Vertebral osteomyelitis due to Salmonella Poona in a healthy adolescent female
SAGE OPEN MEDICAL CASE REPORTS
Authors: Toofan, Yalda; Tarun, Samiksha; Bender, Jonathan D.; Auerbach, Sarah A.; Stewart, David A.; Watson, Michael E., Jr.
We present a case of vertebral osteomyelitis in a previously healthy, adolescent Caucasian female athlete. After months of lower back pain, spinal imaging demonstrated phlegmon and suspected osteomyelitis of the L4 vertebral body. A bone biopsy was obtained, and microbiologic cultures yielded pure growth of Salmonella enterica subsp. enterica serovar Poona (S. Poona), a member of the nontyphoid Salmonella group associated with food-borne gastroenteritis in the United States. This case represents the first reported association of S. Poona with osteomyelitis and is interesting in that the infection developed in a patient without traditional risk factors for invasive Salmonella disease (i.e. sickle cell disease). This case highlights the importance of keeping a broad differential diagnosis for lower back pain and emphasizes the value of obtaining specimens for microbiologic culture to aid in diagnosing non-traditional and potentially emerging bacterial pathogens.
Serotypes, antibiotic resistance, and molecular characterization of non-typhoidal salmonella isolated from diarrheic patients in Guangxi Zhuang Autonomous Region, China, 2014-2017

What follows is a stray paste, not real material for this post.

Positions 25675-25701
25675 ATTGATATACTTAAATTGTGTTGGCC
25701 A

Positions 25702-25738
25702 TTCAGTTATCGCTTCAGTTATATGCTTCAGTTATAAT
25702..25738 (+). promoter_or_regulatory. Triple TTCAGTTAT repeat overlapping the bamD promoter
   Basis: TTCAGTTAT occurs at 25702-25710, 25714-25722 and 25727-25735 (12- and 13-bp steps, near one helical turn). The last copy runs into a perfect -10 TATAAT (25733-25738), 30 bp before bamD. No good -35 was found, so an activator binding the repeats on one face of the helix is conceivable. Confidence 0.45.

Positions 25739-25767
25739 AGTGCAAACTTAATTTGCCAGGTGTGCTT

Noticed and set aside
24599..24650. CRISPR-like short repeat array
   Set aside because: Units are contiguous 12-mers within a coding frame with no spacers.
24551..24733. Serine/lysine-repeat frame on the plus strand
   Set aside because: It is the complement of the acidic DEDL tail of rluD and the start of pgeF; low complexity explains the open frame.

Authors: Zeng, Xianying; Lv, Suling; Qu, Cong; Lan, Lan; Tan, Dongmei; Li, Xiugui; Bai, Li
The serotype, antimicrobial resistance, and molecular typing of 843 Salmonella isolates recovered from diarrheic patients in Guangxi Zhuang Autonomous Region (Guangxi), China from 2014 to 2017 were investigated. Among these 843 isolates, a total of 67 Salmonella serotypes and four un-typable isolates were detected by the slide agglutination method. The most prevalence serotype was Salmonella 1,4, ,12:i:- (27.4%, 231/843), followed by S. Enteritidis (20.8%) and S. Typhimurium (16.1%). Many of these isolates (86.2%, 727/843) were resistant to more than one antibiotic. The rate of resistance to early generation antimicrobial agents was high (AMP [73.8%], TET [65.5%], and NAL [43.2%]). Moreover, the rate of resistance to clinically important antimicrobial agents was of great concern (CIP [21.6%], CTX [12.9%], and AZM [5.7%]). Importantly, 34 (4.0%) isolates of nine serovars were resistant to both CIP and CTX, which included 14 (1.7%) that were also resistant to AZM. In addition, 74.9% (631/843) of nontyphoidal Salmonella isolates demonstrated decreased susceptibility to cipmfloxacin with S. Enteritidis as the dominant serovar. Overall, 393 (46.6%) isolates were identified as multidrug resistance (MDR) with resistance to three or more classes of antimicrobials, of which MDR S. 1,4,,12:i:-accounted for the highest proportion (31.6%, 124/393). Genotypic analyses by pulsed-field gel electrophoresis of 447 isolates containing the three most common serotypes revealed a high diversity, suggesting that the majority human salmonellosis cases are attributed to sporadic events. These results highlighted the diversity of Salmonella serotypes and the high prevalence of emerging MDR Salmonella. 1,4,,12:i:- isolates in Guangxi. Therefore, surveillance of these emerging MDR isolates should be enhanced to monitor antimicrobial resistant Salmonella in the food chain and to inform risk-based decisions to protect public health.